So much for the ridiculous media narrative that suggested Black voters would “abandon” President Barack Obama after his historic announcement supporting equal marriage rights for gay and lesbian couples. The effect has been just the opposite. New polling shows Black support for marriage equality exceeds the population at-large.
The ABC News/Washington Post poll finds "strong" support for equal marriage from 53 percent of Americans. That’s a record high. And for the first time ever, the number of Americans who "strongly" support same-sex marriage (39 percent) outweighs the numbers who “strongly” oppose it (32 percent).
But the most dramatic findings were buried in the cross-tabs: “Support for gay marriage has reached a new high among African-Americans in ABC/Post polls, up from four in 10 in recent surveys to 59 percent now,” reports ABC News. Support among Blacks has increased by almost half overnight.
Obama’s “evolving” toward full marriage rights has had a “halo effect” across Black America. Successions of Black celebrities and thought leaders have co-signed the commander-in-chief’s marching orders. Jay-Z, Floyd Mayweather, Ice Cube and who’s who of hip-hop. Even Black conservatives, such as Secretary of State Colin Powell, are on the bandwagon.
And, most notably, the board of directors for the National Association for the Advancement of Colored People—the nation's oldest civil rights organization—came out for marriage equality over the weekend. The vote was a lopsided 62-2. That’s major because NAACP leadership has long been dominated by conservative pastors.
“President Obama serves as a moral barometer for the Black community,” National Black Justice Coalition Executive Director Sharon Lettman-Hicks told EBONY. NBJC is the nation’s leading civil rights group for the Black lesbian, gay, bisexual and transgender community. “By coming out in support of marriage equality, he has set a new standard. President Obama's affirmation of the freedom to marry helped Black folks come to terms within themselves and many are realizing that it's okay to evolve, too.”
It was foolish to entertain thoughts that Black voters would torpedo the re-election of our first Black president over same-sex marriage—or any single issue. Black people are just as multi-dimensional as anyone else, but a stubborn media narrative routinely suggests that Black folks are robotic, monolithic and homophobic, programmed by “powerful” “Black pastors” who are all anti-gay.
“I've been arguing for decades that Blacks are no more homophobic than Whites, even when other Black gays and lesbians thought I was crazy,” Keith Boykin told EBONY. Boykin is a political analyst for CNN, CNBC and MSNBC, as well as editor of the new anthology For Colored Boys Who Have Considered Suicide When the Rainbow is Still Not Enough. “Of course we have our own problems with homophobia, but there's no evidence that it's any worse in our community than in the White community.”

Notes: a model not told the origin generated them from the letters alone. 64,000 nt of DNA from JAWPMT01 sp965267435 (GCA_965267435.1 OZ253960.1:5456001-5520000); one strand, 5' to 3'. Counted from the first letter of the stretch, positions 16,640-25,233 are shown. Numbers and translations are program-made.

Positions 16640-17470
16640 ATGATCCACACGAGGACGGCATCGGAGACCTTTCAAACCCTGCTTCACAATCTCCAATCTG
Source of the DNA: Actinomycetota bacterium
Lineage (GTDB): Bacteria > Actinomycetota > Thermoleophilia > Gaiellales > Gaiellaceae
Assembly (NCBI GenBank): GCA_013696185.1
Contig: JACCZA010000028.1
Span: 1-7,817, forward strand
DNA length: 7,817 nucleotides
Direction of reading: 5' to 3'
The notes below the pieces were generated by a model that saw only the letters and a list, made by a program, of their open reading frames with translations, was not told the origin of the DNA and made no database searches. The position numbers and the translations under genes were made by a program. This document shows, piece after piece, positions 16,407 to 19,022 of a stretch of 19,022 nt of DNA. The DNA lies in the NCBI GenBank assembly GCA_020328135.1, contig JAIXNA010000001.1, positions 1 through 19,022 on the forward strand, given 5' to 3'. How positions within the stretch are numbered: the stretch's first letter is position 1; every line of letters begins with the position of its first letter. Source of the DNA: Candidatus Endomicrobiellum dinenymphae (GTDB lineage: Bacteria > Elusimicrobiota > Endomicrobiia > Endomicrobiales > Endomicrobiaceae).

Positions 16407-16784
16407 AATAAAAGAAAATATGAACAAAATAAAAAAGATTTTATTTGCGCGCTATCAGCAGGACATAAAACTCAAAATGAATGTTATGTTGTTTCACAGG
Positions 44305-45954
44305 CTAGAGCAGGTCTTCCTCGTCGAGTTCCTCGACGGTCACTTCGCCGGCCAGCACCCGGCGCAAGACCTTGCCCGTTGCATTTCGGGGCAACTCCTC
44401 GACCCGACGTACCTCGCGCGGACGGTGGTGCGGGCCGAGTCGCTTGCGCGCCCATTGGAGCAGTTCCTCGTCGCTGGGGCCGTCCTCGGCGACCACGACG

The truth is more nuanced. Blacks tend to be much more religious than the population at-large. But Black folks overwhelmingly support progressive political candidates, unlike White evangelicals, who overwhelmingly support conservative Republicans.
“The tension between our political progressivism and social conservatism seemed to exist for decades, but that's starting to change now thanks to President Obama,” added Boykin.
The meme has ignored the most important evidence: From South Central to the South Bronx, Blacks have overwhelmingly elected pro-gay politicians. The vast majority of the Congressional Black Caucus—such as Maxine Waters, Sheila Jackson-Lee, John Lewis and Alcee Hastings—have stellar records supporting LGBT rights. Only one Black congressman opposed extending hate crime and employment protections to gays. Only two Blacks in the New York legislature opposed equal marriage in 2009—and only ONE voted against it when it ultimately passed in 2011. Out of more than two dozen Black state legislators in Illinois, only ONE opposed civil unions in 2011. The list goes on and on.
Black voters in the Atlanta-area have even elected three Black openly gay or lesbian state legislators—and several more to local offices. Massachusetts Gov. Deval Patrick and former New York Gov. David Paterson—until last year, the nation's other serving Black governors—"were arguably the most gay-friendly men to ever become governor", we reported in The Advocate.
There’s been no concrete evidence to prove that Blacks would abandon Obama over equal marriage. Instead, the President has opened a window of opportunity to discuss gay rights and marriage equality—and the Black community has responded overwhelmingly.
Rod McCullom is a multimedia journalist who has written and produced for ABC News and NBC, and whose writing has appeared in EBONY, The Advocate, Out.com and many others. Check out his award winning site Rod 2.0. Follow him on Twitter: @RodMcCullom.